These issues are the key issues to be built into the contract (and by that I mean any contract) so that the most difficult phase of the construction work is managed throughout the contract. Otherwise many standard contracts could do the job. So what about the contracts? The NEC has been around for ten years and the recently published version three has erased a number of the obvious pitfalls that were prevalent in the last edition.
The suite is quite impressive now. It includes a new Framework Contract where work is intended to be let to a key supplier or suppliers, with work packages let underneath that contract from any of the NEC family of contracts at some future date. There remain turnkey and target contract options among others.
Happily, some of the problems with the earlier contract have been erased so that now, for example, in clause 11.2 (18) the definition of ‘working areas’ is only those areas from which work is to be provided rather than including head office and similar premises.
This was a neat device in the earlier editions for a contractor to expand the basis of the work area and therefore his compensation - by including offsite premises as being a basis for charging for the work.
Another development to the early warning system is the introduction of a risk register in clause 16. Clause 25 and 11 mean that key dates can be identified for specific items of work and if the key date is missed, then the employer can recover additional costs in carrying out work or paying for the third party to do it.
Clause 33 deals with access rather than legal possession so that there is no exclusivity in the possession of the site for one single contractor. Clause 45 deals with defects where the project manager can assess how much an uncorrected defect would cost and the contractor repays the relevant cost to the employer.
The contract has vamped up clause 61 so that there are now time constraints for notifying compensation events within eight weeks of becoming aware of them. If that does not happen then there will be no change in the price or the completion date. If the project manager does not decide upon the issue within one week of the notice and then fails to respond to any further contractor’s notification, after two weeks he is deemed to have accepted it as a compensation event.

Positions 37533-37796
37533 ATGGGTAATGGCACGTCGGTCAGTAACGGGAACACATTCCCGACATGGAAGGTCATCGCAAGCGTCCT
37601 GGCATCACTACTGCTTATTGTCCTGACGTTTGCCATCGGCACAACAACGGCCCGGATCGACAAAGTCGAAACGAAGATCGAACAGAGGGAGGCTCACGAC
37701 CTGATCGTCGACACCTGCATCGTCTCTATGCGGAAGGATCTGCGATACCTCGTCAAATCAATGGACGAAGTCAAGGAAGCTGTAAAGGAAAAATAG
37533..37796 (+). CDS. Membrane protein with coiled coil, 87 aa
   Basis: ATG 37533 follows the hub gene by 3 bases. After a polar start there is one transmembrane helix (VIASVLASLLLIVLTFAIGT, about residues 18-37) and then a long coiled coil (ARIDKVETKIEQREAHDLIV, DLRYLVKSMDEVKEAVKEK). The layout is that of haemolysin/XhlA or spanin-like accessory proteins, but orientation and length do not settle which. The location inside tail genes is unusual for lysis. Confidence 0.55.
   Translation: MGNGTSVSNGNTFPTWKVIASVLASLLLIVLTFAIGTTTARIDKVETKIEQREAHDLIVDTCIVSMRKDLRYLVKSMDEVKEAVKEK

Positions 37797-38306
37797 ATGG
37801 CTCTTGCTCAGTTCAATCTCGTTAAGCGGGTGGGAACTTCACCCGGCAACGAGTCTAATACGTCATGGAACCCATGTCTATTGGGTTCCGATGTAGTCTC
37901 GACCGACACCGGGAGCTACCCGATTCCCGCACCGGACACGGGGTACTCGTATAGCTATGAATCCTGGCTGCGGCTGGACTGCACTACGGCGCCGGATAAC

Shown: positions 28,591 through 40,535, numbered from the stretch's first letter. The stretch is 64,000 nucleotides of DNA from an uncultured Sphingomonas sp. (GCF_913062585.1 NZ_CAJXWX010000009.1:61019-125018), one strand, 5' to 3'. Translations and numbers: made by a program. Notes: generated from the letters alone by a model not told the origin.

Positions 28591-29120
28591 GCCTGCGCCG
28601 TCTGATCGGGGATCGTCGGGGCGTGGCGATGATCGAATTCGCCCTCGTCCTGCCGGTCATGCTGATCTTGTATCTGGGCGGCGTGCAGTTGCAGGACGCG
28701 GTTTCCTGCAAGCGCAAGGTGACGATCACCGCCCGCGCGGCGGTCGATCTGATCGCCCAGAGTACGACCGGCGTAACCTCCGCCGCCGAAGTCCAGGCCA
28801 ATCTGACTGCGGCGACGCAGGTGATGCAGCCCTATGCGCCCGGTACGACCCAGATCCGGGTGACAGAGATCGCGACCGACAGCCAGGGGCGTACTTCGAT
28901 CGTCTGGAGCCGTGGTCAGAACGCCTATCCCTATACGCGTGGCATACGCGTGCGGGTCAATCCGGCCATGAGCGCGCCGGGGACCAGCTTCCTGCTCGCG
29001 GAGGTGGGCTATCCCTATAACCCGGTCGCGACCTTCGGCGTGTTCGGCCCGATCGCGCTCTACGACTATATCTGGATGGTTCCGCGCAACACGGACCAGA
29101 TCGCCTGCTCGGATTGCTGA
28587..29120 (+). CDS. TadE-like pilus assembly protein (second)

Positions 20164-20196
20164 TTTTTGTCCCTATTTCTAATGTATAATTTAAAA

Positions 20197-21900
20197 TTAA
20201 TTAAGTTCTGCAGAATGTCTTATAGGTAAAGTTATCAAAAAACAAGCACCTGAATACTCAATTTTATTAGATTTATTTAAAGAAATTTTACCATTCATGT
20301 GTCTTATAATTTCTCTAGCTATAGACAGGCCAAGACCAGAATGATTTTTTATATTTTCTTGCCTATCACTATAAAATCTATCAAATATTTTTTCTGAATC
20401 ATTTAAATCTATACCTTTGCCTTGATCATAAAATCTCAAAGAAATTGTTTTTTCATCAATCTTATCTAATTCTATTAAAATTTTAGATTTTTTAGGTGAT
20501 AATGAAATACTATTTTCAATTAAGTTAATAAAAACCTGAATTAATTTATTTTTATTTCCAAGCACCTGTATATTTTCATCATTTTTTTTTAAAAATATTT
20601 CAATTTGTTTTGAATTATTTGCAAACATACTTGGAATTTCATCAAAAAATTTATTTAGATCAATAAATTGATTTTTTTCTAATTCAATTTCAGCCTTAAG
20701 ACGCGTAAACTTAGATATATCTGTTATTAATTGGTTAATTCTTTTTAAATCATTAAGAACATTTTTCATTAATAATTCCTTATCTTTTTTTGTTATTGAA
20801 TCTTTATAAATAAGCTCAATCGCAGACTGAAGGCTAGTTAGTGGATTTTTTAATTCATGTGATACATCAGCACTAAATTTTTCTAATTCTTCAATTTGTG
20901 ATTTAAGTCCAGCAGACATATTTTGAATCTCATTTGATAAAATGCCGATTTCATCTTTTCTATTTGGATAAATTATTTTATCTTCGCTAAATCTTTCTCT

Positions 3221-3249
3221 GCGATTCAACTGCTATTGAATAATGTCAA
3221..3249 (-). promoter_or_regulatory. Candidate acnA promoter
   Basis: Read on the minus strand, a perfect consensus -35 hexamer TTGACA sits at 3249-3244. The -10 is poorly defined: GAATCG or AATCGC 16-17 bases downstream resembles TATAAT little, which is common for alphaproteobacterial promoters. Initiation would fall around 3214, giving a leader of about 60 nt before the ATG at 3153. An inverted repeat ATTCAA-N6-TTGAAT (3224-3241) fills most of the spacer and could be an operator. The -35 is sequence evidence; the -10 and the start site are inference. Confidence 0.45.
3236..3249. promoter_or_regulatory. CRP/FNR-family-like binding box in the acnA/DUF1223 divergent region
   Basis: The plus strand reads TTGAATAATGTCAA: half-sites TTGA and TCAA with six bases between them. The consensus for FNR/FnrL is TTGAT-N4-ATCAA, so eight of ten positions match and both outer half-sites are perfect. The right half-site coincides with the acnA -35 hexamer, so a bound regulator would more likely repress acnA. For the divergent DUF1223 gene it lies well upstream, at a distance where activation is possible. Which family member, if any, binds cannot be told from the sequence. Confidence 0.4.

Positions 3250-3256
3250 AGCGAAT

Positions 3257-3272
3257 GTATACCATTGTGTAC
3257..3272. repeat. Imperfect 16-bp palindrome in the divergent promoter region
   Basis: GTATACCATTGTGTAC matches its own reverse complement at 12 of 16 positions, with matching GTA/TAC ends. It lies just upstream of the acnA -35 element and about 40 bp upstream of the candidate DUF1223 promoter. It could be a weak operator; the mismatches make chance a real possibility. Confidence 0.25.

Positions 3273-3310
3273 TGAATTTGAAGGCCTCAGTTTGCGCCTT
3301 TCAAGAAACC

Option X7 now contains provision in relation to delayed damages being reduced where a partial possession has taken place. Option X20 makes provision for ‘key performance indicators’ which can be used on their own now, as opposed to as part of Option X12 the partnering option. Why do these editions to the NEC contract core conditions make a difference? The reason from a lawyer’s perspective is straightforward.
The temptation among lawyers in drafting contracts for what seem to be very very large projects, is to create bespoke contracts or massively amend existing standards out of recognition.
The one attractive feature of the NEC contract suite and its core conditions, in my view, is that the contract contains virtually all of the drafting and key mechanisms which seem to have been over egged in most of the unnecessarily complex PFI deals of the last ten years.
Therefore, bonus mechanisms, claw back mechanisms, key performance indicators, and partnering provisions are contained in the contract.
All of the drafting in the world will not solve a problematic environment for construction, such as the climate in which the Olympics will be constructed. The best that can be said is that the contracts will accommodate difficult projects and the NEC suite does not need huge scale amendment to make it do what it is intended, namely to be used for any engineering or construction project. The temptation to amend the NEC by English lawyers also gives rise to an additional problem. The language and phrasing used in the NEC contract is quite unlike any other contract around.
Therefore, all the ‘shalls’, ‘wherebys’ and ‘maybes’ fall by the wayside. This contract is unique in its style of drafting and care must be taken in changing the general ethos of the contract as well as the clear and careful drafting that went into the original.
If anything, notwithstanding its untried nature in the courts of England, this should not make the procuring authority shy away from using the contract and the authority should be careful not to allow over zealous lawyers the opportunity to create complexity which no contractor or supply chain member could understand.
That itself will give rise to suspicion and inevitably, could lead to an overburdened contractual regime, which itself attacks the ability to achieve the one thing that is sacrosanct - the start date for the 2012 Olympic Games!